Remember: “Hundreds of executives, in fields ranging from high tech and retail to pharmaceuticals and consulting, many said they felt overwhelmed by their meetings. Such complaints are supported by research showing that meetings have increased in length and frequency over the past 50 years, to the point where executives spend an average of nearly 23 hours a week in them, up from less than 10 hours in the 1960s. And that doesn’t even include all the impromptu gatherings that don’t make it onto the schedule.”
Be mindful, and only invite your key stakeholders.
3. Communicate clearly, and with your goals in mind
Once you have approached your meeting with intentionality and invited only the key stakeholders, now it is time to communicate effectively, and run a productive meeting with your team.
“Getting everyone to participate without talking over each other is one of the more challenging aspects of running a virtual meeting,” Bob Frisch and Cary Green write for HBR. “To forestall this, we recommend periodically calling on individuals to speak.”
Be explicit and prepared. For instance: Ask a specific person a specific question. Asking open-ended questions to a large remote audience will often result in ‘dead air’, and then multiple people talking at once… and then it’s difficult to understand.
But — it doesn’t have to be.
This is where high quality, low latency spatial audio comes in.
Philip Rosedale writes, “When people talk at the same time, you need spatial audio to be able to understand them. This is the ‘cocktail party’ effect, where the separation of people’s voices in space is what the brain uses to understand multiple voices at once. So if you need to have an online meeting where everyone can talk at the same time and chit-chat as we would normally, you need spatial audio to make it work. This is one of the reasons why Zoom (and other videoconferencing solutions) are frustrating and tiring — only one person can talk at once.”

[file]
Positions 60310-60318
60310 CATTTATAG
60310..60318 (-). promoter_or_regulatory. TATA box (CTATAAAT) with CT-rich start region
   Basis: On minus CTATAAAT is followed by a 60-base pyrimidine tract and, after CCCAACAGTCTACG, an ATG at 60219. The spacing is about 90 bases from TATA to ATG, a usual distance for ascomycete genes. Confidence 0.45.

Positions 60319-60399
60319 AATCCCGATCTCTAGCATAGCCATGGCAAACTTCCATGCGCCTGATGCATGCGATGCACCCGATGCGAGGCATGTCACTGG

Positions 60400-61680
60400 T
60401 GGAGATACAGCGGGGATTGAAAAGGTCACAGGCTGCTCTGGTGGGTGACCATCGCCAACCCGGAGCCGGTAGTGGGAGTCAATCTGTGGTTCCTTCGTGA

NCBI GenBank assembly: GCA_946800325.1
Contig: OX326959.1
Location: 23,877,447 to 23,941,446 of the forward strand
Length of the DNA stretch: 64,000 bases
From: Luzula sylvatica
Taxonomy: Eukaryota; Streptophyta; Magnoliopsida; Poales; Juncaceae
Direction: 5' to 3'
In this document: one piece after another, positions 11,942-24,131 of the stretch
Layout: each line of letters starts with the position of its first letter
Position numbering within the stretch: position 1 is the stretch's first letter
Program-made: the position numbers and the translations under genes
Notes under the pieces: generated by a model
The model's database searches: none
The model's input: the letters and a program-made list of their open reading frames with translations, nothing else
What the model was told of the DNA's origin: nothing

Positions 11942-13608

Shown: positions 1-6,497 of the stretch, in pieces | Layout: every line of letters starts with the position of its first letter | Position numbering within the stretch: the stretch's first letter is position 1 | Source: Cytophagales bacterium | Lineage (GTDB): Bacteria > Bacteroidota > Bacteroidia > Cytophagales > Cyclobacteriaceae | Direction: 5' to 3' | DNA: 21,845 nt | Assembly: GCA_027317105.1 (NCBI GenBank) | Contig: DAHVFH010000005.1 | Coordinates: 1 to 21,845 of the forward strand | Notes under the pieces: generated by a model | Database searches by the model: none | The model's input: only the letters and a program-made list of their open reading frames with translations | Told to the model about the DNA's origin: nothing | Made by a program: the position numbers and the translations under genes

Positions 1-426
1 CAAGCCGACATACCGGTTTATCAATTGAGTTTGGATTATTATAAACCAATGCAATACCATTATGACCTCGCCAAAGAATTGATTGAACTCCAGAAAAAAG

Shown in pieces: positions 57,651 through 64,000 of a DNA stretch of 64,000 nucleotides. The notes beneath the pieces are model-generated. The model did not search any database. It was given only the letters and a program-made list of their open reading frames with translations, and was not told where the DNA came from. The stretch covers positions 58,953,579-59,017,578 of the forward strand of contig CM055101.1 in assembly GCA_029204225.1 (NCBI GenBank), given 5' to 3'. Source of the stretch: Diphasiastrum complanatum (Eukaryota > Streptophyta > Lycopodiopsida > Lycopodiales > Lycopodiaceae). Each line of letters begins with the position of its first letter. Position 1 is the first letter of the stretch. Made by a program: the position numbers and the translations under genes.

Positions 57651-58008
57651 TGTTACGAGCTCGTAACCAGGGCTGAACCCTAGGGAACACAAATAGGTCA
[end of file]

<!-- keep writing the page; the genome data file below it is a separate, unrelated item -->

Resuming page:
Spatial audio helps replicate conversations you’d have in real life with your team, creating a more natural feeling environment.
How to Improve Virtual Meetings With Spatial Audio
Unproductive meetings have a cost. “They can easily be termed as one of the most expensive communication forms among employees in the workplace.” Break down the math: Suppose an average employee is making $60,000 per year and a company has 100 employees. In that case, the cost of meetings rises to $2,250,000, while the cost of unproductive meetings per year is $751,500 (scroll down here for the full infographic and cited research to break that down further).
There are a number of virtual office and digital meeting solutions already incorporating spatial audio to help employees better communicate with each other, such as Breakroom, SpatialWeb, Hubbub, and more (check out more about those technologies here — the 5th point in the blog post). Spatial audio is set to be a game changer for videoconferencing and other apps, such as social audio platforms, virtual events, in-game voice chats (like Minecraft!), and more...
If you’re building one of these apps, check out High Fidelity’s Spatial Audio API. (We have a number of resources and simple guides to get started, too.) You can start for free by creating a developer account below.